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15.9 Creating a Calendar Date Picker

NN 6, IE 5(Win)

15.9.1 Problem

You want to provide a pop-up calendar to assist users in locating and entering a date into a form.

15.9.2 Solution

You can make the user interface part of a popup calendar date picker by using a dynamic table inside an absolute-positioned div container. Scripting behind the picker must accomplish two primary tasks:

  • Populating the calendar with views of a selected month within a selected year

  • Allowing the click of a date in the calendar to be delivered back to the main document form to fill in the date field(s)

See the Discussion for an example of an HTML-based date picker, along with style sheets and the scripts that power the calendar. One script function, shown in Example 15-4, is called showCalendar( ). This function is invoked by a user interface element inside the displayed form.

To get everything initialized, an onload event handler in the body element invokes all necessary routines in the current page as well as the DHTML API library from Recipe 13.3:

onload="fillYears( ); populateTable(document.dateChooser); initDHTMLAPI( )"

15.9.3 Discussion

This solution has a lot of code, including HTML, CSS, and scripts. But there is a lot going on here: dynamically creating table content for the calendar, setting the position and visibility of the calendar, supplying data from the calendar back to the main page, and more. Figure 15-3 shows the calendar being used with a very simple date form.

Figure 15-3. Pop-up calendar picker

We'll start with two segments of HTML. One is for the date form that ultimately receives the data from the date picker. A click of the button-type input element invokes a function that displays the calendar:

<form name="mainForm" id="mainForm" method="POST" action="...">
<p>Enter a date:</p>
<p>mm:<input type="text" name="month" id="month" size="3" maxlength="2" value="1"> 
dd:<input type="text" name="day" id="day" size="3" maxlength="2" value="1"> 
yyyy:<input type="text" name="year" id="year" size="5" maxlength="4" value="2003">
<input type="button" id="showit" value="Pick Date  >>" onclick="showCalendar(event)">

The other important HTML part is the positioned div element that holds the calendar table. It is delivered with the page in sparse form (and hidden from view) because scripts fill out the rest during initialization. Only the days-of-the-week headers and select list of months are preset in the code. Month names in the select list get used later on to supply the name for the current month of the calendar:

<div id="calendar">
<table id="calendarTable" border=1>
    <th id="tableHeader" colspan="7"></th>
<tbody id="tableBody"></tbody>
    <td colspan="7">
    <form name="dateChooser">
        <select name="chooseMonth" 
            <option selected>January<option>February
    <select name="chooseYear" onchange="populateTable(this.form)">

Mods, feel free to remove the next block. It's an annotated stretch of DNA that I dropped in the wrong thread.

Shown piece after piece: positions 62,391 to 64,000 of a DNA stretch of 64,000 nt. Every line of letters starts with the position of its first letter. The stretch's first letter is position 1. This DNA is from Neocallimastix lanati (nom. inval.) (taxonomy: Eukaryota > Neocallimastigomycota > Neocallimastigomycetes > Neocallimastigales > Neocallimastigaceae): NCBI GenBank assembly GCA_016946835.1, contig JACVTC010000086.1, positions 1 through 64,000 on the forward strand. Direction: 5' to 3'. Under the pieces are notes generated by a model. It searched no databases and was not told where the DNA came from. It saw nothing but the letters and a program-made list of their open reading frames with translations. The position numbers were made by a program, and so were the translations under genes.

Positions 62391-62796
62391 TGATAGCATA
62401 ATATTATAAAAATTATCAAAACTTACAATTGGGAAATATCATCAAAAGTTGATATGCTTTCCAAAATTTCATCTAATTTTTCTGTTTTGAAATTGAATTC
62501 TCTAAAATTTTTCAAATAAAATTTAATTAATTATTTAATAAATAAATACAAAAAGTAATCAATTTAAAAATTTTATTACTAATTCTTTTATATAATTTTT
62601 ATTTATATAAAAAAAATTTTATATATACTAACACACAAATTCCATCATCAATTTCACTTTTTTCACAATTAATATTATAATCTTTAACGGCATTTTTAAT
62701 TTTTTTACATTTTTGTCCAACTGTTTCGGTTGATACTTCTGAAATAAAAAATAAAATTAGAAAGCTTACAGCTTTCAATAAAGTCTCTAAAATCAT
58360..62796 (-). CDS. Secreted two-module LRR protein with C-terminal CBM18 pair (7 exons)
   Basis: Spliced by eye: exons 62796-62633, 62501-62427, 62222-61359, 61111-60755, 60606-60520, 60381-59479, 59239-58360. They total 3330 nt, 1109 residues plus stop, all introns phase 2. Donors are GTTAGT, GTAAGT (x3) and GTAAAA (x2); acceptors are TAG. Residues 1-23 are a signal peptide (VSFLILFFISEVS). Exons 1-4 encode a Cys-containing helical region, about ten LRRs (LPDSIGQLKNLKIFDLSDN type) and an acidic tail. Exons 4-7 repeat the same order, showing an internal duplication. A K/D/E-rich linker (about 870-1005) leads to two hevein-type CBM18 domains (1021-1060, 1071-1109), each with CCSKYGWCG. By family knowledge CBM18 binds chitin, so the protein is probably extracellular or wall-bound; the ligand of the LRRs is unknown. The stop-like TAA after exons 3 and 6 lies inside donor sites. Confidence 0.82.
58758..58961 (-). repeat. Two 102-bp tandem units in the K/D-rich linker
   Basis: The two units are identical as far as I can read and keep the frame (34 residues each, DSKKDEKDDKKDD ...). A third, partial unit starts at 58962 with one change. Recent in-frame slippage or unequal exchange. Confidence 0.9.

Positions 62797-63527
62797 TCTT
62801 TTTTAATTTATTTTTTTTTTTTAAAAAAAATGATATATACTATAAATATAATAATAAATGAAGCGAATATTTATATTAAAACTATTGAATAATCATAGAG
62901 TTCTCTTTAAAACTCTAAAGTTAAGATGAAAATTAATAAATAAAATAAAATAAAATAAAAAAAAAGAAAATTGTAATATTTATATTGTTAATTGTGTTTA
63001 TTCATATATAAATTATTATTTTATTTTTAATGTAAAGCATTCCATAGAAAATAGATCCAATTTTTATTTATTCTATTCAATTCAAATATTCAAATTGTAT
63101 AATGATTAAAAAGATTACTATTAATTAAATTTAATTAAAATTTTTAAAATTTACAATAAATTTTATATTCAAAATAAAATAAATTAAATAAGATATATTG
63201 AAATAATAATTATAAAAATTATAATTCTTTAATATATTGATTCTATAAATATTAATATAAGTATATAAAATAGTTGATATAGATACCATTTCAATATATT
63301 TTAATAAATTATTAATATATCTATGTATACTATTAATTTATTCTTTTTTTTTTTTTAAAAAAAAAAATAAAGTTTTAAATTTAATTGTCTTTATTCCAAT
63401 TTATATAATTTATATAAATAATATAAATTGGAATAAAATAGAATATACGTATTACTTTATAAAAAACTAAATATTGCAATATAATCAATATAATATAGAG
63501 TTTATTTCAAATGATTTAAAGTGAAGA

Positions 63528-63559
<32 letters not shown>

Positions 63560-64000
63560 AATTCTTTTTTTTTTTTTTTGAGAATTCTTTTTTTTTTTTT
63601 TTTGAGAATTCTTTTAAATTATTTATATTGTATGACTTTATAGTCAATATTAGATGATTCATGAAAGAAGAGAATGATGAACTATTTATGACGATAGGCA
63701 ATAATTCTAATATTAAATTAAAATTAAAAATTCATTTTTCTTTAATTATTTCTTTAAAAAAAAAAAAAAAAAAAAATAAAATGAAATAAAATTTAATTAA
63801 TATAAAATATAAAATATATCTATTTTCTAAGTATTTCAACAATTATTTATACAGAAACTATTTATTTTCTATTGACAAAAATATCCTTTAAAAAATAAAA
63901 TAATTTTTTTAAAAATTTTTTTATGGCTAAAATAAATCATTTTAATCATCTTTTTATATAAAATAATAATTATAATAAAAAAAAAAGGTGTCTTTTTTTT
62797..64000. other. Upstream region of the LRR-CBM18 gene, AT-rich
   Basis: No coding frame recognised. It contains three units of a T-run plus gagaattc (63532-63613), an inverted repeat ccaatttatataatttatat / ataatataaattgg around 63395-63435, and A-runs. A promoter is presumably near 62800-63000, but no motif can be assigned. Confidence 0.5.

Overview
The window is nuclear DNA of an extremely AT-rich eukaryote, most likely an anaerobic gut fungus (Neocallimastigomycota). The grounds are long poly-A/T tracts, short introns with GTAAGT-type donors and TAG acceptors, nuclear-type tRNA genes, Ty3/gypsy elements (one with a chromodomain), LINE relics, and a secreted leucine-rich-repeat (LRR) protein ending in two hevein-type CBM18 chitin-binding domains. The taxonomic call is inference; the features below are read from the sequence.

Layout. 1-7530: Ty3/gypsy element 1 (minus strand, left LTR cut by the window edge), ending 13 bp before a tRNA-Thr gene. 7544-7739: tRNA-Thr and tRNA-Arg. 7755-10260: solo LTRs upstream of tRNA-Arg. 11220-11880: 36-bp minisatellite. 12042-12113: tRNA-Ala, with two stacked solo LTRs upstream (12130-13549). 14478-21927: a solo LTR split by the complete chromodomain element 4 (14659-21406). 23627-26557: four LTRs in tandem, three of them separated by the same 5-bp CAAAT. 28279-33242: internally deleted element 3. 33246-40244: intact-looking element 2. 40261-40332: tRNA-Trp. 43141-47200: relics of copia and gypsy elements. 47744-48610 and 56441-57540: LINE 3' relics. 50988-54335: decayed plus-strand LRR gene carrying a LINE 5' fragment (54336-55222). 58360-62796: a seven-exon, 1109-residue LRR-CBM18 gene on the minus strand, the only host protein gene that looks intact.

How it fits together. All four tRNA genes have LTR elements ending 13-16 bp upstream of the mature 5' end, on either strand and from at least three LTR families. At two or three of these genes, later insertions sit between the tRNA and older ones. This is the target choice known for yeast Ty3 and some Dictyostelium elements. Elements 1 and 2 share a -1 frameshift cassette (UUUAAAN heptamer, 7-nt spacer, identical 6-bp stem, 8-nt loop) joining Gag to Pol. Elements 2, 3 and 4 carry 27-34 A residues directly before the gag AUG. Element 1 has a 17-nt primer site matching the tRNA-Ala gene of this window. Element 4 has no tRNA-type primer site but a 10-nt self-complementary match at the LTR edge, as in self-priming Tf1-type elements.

The table and its components are governed by a fairly extensive style sheet that covers positioning, visibility, table cell alignment, background colors, fonts, and the like. Mouse rollover effects for the date numbers in the calendar are controlled strictly by CSS pseudoclasses of a elements:

<style type="text/css">
#calendar {position:absolute; 
table {font-family:Verdana, Arial, Helvetica, sans-serif; 
th {background-color:#ccffcc; 
#tableHeader {background-color:#ffcccc; 
td {background-color:#ffffcc; 
#tableBody tr td {width:26px}
#today {background-color:#ffcc33}
a:link {color:#000000; text-decoration:none}
a:active {color:#000000; text-decoration:none}
a:visited {color:#000000; text-decoration:none}
a:hover {color:#990033; text-decoration:underline}

Example 15-4 shows the script portion of this recipe, including the linked-in DHTML API library from Recipe 13.3. The calendar script is divided into four sections.

Example 15-4. Scripts for the pop-up date picker
<script type="text/javascript" src="DHTMLapi.js"></script>
<script type="text/javascript">

  Utility Functions
// day of week of month's first day
function getFirstDay(theYear, theMonth){
    var firstDate = new Date(theYear,theMonth,1);
    return firstDate.getDay( );
// number of days in the month
function getMonthLen(theYear, theMonth) {
    var nextMonth = new Date(theYear, theMonth + 1, 1);
    nextMonth.setHours(nextMonth.getHours( ) - 3);
    return nextMonth.getDate( );
// read position of an element in regular document flow
function getElementPosition(elemID) {
    var offsetTrail = document.getElementById(elemID);
    var offsetLeft = 0;
    var offsetTop = 0;
    while (offsetTrail) {
        offsetLeft += offsetTrail.offsetLeft;
        offsetTop += offsetTrail.offsetTop;
        offsetTrail = offsetTrail.offsetParent;
    if (navigator.userAgent.indexOf("Mac") != -1 && 
        typeof document.body.leftMargin != "undefined") {
        offsetLeft += document.body.leftMargin;
        offsetTop += document.body.topMargin;
    return {left:offsetLeft, top:offsetTop};
// position and show calendar
function showCalendar(evt) {
    evt = (evt) ? evt : event;
    if (evt) {
        if (document.getElementById("calendar").style.visibility != "visible") {
            var elem = ( ? : evt.srcElement;
            var position = getElementPosition(;
            shiftTo("calendar", position.left + elem.offsetWidth,;
        } else {
  Draw Calendar Contents
// clear and re-populate table based on form's selections
function populateTable(form) {
    // pick up date form choices
    var theMonth = form.chooseMonth.selectedIndex;
    var theYear = parseInt(form.chooseYear.options[form.chooseYear.selectedIndex].text);
    // initialize date-dependent variables
    var firstDay = getFirstDay(theYear, theMonth);
    var howMany = getMonthLen(theYear, theMonth);
    var today = new Date( );
    // fill in month/year in table header
    document.getElementById("tableHeader").innerHTML = 
        form.chooseMonth.options[theMonth].text + " " + theYear;
    // initialize vars for table creation
    var dayCounter = 1;